Beck, H. and C. Brown (1986). Peace. The New International Dictionary of New Testament Theology. C. Brown. Grand Rapids, MI, Zondervan. 2: 776-783.
Demarest, B. A. (1984). Fall of Man. Evangelical Dictionary of Theology. W. A. Elwell. Grand Rapids, MI, Baker Books: 403-405.
Erickson, M. J. (1999). ChristianTheology. Grand Rapids, MI, Baker Books.
Everist, N. C. (2002). The Church as Learning Community: A Comprehensive Guide to Christian Education. Nashville, Abingdon Press.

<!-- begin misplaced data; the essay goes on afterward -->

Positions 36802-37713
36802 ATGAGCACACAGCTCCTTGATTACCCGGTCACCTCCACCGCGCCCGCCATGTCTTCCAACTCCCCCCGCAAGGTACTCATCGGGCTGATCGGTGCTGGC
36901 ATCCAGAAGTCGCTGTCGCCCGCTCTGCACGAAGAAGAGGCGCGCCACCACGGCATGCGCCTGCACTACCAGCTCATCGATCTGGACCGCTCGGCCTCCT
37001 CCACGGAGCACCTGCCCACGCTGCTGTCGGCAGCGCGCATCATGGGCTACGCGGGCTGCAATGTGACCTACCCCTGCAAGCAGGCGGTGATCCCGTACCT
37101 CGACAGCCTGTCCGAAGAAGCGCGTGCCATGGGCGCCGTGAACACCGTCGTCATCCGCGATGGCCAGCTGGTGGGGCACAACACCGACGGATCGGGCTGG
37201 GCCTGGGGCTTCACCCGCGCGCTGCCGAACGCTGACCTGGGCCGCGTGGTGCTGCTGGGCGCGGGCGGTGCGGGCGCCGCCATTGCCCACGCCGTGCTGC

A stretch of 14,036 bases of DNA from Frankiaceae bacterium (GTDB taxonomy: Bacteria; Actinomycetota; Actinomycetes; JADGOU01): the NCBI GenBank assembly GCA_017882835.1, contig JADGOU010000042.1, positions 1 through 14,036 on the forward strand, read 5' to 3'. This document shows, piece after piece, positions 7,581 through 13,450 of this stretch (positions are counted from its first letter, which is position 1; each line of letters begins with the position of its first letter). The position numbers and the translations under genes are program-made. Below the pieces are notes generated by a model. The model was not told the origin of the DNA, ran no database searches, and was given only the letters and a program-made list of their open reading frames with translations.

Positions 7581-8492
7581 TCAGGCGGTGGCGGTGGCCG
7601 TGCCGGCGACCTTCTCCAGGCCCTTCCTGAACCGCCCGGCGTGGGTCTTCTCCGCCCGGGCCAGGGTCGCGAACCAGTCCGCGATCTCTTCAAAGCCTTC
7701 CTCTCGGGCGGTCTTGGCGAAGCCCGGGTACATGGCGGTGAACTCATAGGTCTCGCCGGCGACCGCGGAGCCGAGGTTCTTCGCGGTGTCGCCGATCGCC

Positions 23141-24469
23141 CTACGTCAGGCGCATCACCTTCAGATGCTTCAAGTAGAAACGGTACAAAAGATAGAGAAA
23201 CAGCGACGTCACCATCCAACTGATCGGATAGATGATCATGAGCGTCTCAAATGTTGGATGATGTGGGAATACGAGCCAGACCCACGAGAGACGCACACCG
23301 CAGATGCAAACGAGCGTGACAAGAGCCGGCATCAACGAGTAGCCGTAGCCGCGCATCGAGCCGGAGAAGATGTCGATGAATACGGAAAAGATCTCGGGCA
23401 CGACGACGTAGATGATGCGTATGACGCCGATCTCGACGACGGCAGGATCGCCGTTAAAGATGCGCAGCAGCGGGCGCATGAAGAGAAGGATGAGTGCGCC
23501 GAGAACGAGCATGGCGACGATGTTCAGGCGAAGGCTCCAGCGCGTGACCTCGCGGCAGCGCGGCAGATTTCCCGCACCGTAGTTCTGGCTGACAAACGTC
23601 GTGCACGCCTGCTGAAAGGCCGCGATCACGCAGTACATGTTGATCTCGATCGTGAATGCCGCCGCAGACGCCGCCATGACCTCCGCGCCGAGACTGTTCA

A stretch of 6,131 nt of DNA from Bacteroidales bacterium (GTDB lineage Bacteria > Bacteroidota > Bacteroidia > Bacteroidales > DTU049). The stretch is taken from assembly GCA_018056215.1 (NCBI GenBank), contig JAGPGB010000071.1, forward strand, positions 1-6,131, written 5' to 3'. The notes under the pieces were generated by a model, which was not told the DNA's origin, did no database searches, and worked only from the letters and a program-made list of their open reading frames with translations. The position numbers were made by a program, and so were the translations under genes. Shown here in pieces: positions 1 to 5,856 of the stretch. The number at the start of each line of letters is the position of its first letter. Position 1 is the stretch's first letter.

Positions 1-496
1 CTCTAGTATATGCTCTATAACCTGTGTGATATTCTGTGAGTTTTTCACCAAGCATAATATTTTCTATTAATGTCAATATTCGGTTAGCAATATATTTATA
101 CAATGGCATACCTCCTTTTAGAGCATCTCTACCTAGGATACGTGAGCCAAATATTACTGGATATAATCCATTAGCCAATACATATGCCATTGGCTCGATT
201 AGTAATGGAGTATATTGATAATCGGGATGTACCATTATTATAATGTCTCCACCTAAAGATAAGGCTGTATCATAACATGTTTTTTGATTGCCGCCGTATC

Mounce, W. D., Ed. (2006). Mounce's Complete Expository Dictionary of Old & New Testament Words. Grand Rapids, MI, Zondervan.
Powers, E. A. (1973). Signs of Shalom. Philadelphia, Joint Educational Development United Church Press.
White, H. C. (1973). Shalom in the Old Testament. Phildelphia, Division of Christian Education of the United Church Board for Homeland Ministries.
Wolterstorff, N. (2004). Educating for Shalom: Essays on Christian Higher Education. Grand Rapids, MI, William B. Eerdmans Publishing Co.


[1] Jn. 14:27; 16:33; 20:19, 21, 26
[2] Jer. 6:14; 8:11